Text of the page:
lipid composition. In case of expression in Saccharomyces cerevisiae, VAPs are formed on all

membranes, including those of mitochondria, suggesting that the protein inserts spontaneously

in membranes. Thus, PVAP serves as a universal membrane remodeling system, which might be

exploited for biotechnological purposes, such as the development into a universal system for the

controlled opening of ~100 nm apertures in any lipid bilayer.

Production of VAPs is one of the dramatic consequences that SIRV2 infection has on the

host cell. Whole transcriptome sequencing allowed determination of a global map of virus

and host gene expression during the infection cycle, which is presented in Chapter 5. Directly

after infection, transcription of viral genes starts simultaneously from both genome termini. All

possible protein interactions between all SIRV2 proteins were assayed with yeast two-hybrid

and these results were used to advance current knowledge on SIRV2 genes functions, of which

the majority is still unidentified. The host cells respond to viral infection by adapting expression

of more than 30% of its genes. Genes involved in cell division are down regulated, while those

playing a role in anti-viral defense are activated. Specifically, for the first time massive activation

of toxin anti-toxin and CRISPR-Cas systems is observed in an archaeal system. The different

degree of expression and activation of the various systems highlights the specialized functions

they perform.

The CRISPR-associated multi-subunit ribonucleoprotein complexes that are crucial for the

CRISPR mediated anti-viral defense, generally have an uneven stoichiometry, i.e. the 4-6 different

protein subunits are present in different quantities. Just as most functionally related bacterial and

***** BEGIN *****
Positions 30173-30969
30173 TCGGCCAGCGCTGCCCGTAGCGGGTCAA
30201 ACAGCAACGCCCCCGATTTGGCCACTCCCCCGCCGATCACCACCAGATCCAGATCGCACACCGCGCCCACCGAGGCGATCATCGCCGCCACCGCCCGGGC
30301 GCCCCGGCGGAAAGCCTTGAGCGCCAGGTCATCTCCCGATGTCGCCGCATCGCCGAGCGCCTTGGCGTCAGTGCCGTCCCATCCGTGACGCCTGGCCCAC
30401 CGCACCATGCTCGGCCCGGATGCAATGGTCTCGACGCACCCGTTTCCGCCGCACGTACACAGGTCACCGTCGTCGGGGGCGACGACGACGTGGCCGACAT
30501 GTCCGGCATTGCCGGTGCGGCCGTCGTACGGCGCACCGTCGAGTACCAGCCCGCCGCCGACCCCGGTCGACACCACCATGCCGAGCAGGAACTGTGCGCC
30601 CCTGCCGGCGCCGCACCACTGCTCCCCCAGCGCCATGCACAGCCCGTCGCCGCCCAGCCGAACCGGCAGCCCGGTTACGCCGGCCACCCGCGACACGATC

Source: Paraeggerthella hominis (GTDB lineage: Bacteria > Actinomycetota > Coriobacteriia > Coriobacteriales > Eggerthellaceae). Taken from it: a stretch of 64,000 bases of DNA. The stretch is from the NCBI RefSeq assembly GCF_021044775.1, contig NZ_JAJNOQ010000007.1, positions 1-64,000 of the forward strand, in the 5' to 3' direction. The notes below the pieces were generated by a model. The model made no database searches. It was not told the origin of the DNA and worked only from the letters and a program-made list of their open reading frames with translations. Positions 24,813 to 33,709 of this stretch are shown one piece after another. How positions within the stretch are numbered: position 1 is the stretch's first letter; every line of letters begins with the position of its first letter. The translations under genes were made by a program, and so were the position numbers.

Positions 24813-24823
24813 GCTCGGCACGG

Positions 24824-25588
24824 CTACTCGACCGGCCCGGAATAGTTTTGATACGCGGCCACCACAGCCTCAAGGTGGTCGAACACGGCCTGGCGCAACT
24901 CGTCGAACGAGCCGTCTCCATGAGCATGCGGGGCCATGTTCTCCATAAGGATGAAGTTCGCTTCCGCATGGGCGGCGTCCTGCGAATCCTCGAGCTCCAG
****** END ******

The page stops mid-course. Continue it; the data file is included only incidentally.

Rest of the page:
archaeal genes, the cas genes are clustered in operons, which allow for co-expression (as has

indeed been observed in the transcriptome analysis described in Chapter 5). This is advantageous

when equal amounts of gene products are required, such as is the case for protein complexes

with even stoichiometry. However, a substantial number of important protein complexes

contain uneven stoichiometry. Employing comparative genomics, in Chapter 6, it is shown

that differential translation is a key determinant of modulated expression of genes clustered

in operons and that codon bias generally is the best in silico indicator of unequal protein

production. In addition, analysis of protein production from genes with synonymous mutations

from synthetic operons, provides evidence that initiation of translation can occur at intercistronic

sites. The widespread occurrence of modulation of translation efficiency, suggests that this is

a universal mode of control in bacteria and archaea that allows for differential production of

operon-encoded proteins.

Original languageEnglish
QualificationDoctor of Philosophy
Awarding Institution
  • Wageningen University
  • van der Oost, John, Promotor
  • Prangsihvili, D., Co-promotor, External person
Award date6 Dec 2013
Place of PublicationWageningen
Print ISBNs9789461737830
Publication statusPublished - 2013


  • viruses
  • sulfolobus islandicus rod-shaped virus 2
  • archaea
  • virus-host interactions
  • infections

Fingerprint Dive into the research topics of 'Archaeal virus-host interactions'. Together they form a unique fingerprint.

Cite this